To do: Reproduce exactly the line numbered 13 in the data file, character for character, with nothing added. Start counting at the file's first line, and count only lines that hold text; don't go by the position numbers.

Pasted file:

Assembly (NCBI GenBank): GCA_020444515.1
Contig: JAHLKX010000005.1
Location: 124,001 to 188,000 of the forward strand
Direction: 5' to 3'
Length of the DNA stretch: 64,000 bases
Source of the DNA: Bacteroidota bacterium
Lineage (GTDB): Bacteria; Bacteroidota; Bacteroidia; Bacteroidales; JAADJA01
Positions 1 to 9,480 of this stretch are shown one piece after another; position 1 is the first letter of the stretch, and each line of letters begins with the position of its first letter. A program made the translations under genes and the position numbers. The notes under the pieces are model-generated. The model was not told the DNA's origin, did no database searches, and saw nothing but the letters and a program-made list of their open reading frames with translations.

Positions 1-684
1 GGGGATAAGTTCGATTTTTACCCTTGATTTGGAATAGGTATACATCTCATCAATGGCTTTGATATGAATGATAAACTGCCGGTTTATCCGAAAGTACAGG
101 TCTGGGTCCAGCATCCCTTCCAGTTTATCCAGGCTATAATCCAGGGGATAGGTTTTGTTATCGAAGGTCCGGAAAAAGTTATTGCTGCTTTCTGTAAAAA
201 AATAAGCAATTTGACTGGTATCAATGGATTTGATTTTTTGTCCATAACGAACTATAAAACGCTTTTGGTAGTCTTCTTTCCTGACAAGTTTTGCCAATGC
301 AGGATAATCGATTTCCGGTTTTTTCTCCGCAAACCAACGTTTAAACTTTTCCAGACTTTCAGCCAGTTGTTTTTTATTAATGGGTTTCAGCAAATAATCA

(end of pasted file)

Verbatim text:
301 AGGATAATCGATTTCCGGTTTTTTCTCCGCAAACCAACGTTTAAACTTTTCCAGACTTTCAGCCAGTTGTTTTTTATTAATGGGTTTCAGCAAATAATCA